As a teen, Matthew Walzer of Parkland, Florida, looked forward to leaving home for college. But he worried he wouldn’t be able to because he couldn’t tie his shoes. Walzer has cerebral palsy, a disorder that affects his muscles. His right hand is not very flexible, so he can’t tie shoelaces without help.
In 2012, when Walzer was 16, he wrote to Nike. He asked the company to make sneakers that are more accessible, or easy to use. Nike had already been working on sneaker designs for people with disabilities. After receiving Walzer’s letter, the company invited him to test prototypes, or early models, of the shoes.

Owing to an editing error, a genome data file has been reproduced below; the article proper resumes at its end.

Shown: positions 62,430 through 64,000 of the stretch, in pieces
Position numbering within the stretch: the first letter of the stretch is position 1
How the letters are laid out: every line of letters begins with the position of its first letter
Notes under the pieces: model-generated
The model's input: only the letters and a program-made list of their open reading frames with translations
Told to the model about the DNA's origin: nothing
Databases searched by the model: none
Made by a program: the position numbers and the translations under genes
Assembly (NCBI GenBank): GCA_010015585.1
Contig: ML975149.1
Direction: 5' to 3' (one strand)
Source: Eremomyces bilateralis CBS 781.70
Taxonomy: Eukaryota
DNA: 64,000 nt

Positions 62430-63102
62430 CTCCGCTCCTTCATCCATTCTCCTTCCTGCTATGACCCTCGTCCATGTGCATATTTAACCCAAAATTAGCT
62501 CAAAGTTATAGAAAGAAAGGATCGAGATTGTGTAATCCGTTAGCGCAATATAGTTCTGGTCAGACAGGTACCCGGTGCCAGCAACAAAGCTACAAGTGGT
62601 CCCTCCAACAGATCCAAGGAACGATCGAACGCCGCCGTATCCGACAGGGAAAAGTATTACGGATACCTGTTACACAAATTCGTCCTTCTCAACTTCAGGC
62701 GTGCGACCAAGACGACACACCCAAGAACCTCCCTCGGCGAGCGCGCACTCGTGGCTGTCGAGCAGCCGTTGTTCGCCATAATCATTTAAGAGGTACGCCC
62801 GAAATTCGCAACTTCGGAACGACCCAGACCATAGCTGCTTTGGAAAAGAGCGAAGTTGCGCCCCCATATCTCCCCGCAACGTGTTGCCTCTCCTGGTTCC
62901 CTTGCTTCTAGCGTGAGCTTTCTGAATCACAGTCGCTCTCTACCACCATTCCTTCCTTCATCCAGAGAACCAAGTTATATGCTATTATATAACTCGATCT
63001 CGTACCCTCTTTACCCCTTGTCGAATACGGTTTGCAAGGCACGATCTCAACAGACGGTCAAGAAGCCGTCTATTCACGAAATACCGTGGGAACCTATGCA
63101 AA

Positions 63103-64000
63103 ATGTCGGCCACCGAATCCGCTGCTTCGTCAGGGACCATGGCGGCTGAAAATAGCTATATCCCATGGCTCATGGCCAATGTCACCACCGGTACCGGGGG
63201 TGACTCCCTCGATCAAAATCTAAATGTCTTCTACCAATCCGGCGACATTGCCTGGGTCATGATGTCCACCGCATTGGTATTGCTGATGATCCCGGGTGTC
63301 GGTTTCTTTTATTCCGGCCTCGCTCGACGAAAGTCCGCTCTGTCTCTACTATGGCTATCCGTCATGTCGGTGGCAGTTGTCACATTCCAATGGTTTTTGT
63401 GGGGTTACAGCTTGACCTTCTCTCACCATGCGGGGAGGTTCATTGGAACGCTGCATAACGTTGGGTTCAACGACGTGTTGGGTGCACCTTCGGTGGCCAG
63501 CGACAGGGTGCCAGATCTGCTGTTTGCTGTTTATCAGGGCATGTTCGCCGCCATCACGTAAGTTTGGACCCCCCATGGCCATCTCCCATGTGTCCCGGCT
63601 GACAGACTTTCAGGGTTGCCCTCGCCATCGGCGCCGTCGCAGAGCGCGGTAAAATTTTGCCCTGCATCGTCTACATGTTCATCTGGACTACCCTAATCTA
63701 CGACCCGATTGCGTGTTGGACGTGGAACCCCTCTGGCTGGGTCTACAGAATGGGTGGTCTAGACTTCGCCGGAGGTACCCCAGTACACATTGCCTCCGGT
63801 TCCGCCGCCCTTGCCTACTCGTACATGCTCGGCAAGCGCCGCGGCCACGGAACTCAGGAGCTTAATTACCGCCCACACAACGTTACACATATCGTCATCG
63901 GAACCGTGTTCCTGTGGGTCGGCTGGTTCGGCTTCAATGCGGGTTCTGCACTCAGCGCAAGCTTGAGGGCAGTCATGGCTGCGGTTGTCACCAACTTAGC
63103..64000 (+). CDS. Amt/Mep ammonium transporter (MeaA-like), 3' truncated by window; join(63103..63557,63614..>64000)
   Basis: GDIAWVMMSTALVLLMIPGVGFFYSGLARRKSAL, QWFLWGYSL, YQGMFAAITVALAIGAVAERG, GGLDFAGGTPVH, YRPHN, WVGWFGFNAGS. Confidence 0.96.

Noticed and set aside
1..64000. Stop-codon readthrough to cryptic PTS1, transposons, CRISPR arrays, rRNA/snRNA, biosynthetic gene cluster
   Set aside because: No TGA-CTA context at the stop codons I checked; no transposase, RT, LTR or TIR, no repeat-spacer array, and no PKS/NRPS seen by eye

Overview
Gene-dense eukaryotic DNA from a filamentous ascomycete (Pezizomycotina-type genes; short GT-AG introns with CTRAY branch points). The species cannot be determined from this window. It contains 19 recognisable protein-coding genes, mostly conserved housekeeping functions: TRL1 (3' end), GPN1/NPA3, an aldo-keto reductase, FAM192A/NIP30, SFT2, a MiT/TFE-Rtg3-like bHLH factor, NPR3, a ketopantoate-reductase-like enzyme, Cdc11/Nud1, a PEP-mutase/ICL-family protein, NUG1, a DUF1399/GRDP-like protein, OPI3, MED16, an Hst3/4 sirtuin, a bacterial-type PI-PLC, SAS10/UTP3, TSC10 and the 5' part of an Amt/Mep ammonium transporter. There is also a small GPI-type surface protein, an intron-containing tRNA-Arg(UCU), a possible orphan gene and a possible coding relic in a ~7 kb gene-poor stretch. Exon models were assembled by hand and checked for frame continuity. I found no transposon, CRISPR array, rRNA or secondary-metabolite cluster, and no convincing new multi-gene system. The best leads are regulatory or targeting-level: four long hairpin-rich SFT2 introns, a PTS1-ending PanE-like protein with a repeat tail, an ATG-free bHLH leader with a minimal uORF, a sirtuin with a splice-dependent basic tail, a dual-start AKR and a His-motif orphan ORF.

Since then, Nike has created a series of accessible sneakers. The newest version, the Nike Go FlyEase (above), can be put on and taken off hands-free!